- Software company TechnologyOne (TNE) has been ordered by the Federal Court of Australia to pay a former employee $5.2 million
- The employee, Behnam Roohizadegan, sued the company in 2018, on the basis of unfair dismissal and workplace bullying
- TechnologyOne has expressed disappointment at the ruling, and intends to pursue the matter on appeal in the Full Federal Court
- If the judgement stands, the company expects that it will be at the lower end of its guidance
- TechnologyOne closed 1.52 per cent in the green for $8.01 per share
Software company TechnologyOne (TNE) has been ordered by the Federal Court of Australia to pay a former employee $5.2 million.
The employee in question, Behnam Roohizadegan, was previously an executive of the company, who ran the Victorian office. He worked for TechnologyOne for at least 10 years, and was dismissed in 2016.
He first sued the company in 2018 for $14.8 million, on the basis of unfair dismissal and workplace bullying. Behnam claimed that in addition to bullying and marginalisation, he was not paid several years of incentives, which were due to him as a percentage of the Victorian office’s profit before tax.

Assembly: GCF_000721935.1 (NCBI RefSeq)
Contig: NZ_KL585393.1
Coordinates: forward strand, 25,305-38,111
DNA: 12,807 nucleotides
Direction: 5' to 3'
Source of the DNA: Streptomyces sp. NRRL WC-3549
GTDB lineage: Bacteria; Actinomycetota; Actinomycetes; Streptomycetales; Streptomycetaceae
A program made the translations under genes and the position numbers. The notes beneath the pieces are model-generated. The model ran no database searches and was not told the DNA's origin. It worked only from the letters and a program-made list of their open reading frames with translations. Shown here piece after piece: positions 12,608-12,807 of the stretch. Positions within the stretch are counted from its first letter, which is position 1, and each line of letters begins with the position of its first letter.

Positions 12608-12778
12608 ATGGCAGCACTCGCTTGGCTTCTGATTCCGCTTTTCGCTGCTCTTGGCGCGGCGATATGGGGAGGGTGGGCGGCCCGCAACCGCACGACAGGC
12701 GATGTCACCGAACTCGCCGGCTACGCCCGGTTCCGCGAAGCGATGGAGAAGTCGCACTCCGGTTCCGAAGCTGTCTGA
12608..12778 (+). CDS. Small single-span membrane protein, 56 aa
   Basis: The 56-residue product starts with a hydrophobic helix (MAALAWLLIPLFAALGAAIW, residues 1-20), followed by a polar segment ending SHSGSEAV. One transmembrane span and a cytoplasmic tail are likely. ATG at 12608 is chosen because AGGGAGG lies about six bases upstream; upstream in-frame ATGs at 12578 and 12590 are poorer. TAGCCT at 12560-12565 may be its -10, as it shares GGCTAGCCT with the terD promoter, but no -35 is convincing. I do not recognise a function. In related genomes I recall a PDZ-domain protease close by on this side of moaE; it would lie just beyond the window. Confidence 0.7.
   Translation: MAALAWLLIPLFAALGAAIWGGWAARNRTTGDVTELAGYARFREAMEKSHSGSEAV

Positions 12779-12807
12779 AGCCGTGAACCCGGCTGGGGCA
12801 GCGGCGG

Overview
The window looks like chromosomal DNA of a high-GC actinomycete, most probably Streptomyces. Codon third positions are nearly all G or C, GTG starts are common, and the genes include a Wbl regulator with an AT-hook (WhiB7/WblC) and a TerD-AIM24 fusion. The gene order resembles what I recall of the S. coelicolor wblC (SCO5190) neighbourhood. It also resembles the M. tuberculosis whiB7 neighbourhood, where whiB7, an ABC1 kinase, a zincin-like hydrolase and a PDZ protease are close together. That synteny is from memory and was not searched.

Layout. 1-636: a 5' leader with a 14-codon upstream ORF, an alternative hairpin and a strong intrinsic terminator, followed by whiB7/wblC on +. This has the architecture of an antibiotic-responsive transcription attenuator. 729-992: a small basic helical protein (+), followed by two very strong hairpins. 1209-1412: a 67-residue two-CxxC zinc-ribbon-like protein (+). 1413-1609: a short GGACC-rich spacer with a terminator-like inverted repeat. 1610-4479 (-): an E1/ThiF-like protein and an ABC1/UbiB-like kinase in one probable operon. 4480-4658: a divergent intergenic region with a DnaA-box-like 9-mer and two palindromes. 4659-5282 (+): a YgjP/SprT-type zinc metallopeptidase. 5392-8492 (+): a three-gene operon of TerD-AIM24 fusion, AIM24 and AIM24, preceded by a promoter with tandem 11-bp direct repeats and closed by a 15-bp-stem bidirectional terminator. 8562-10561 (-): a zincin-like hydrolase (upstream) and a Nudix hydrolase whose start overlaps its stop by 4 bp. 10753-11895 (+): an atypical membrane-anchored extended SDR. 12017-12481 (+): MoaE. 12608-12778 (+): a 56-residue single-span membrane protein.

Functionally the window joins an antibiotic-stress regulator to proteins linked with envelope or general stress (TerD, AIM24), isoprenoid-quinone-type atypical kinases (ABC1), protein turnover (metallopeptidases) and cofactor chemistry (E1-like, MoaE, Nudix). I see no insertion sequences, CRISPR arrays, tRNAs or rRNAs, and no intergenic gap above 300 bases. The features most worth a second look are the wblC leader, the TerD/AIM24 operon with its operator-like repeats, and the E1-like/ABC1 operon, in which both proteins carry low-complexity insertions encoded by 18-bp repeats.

TechnologyOne defended its decision to terminate Behnam’s employment, saying that the senior executive team no longer had confidence in him. However, the company also added that management was unaware at the time that the employee had mental health issues, which played a role in his performance.
TechnologyOne’s Chairman, Adrian Di Marco, commented on what the company has learned after losing the long-running court battle.
“There is a salient lesson here for all businesses, which is to not terminate an employee, if there is any hint of a complaint from that employee.
“There is a reverse onus of proof for a company to prove that a complaint was not a factor in the decision to terminate.
“It is important that contractual arrangements are written by companies, in such a way, so that they cannot be interpreted by a former employee in later years, in our case 10 years later, in a way that was never intended by the company,” he said.
In the announcement, TechnologyOne expressed that it was extremely disappointed and surprised by the ruling handed down by Justice Kerr. The announcement also restated the company’s belief that it had acted lawfully, and according to its contractual obligations.
As such, the company intends to pursue this matter on appeal in the Full Federal Court, as soon as possible.
While the court order has ruled that the company pay $5.2 million, TechnologyOne only put away approximately $1.6 million to cover possible liability.
If the judgement stands, and is taken into account, the company expects to be at the lower end of its guidance.
TechnologyOne closed 1.52 per cent higher for $8.01 per share.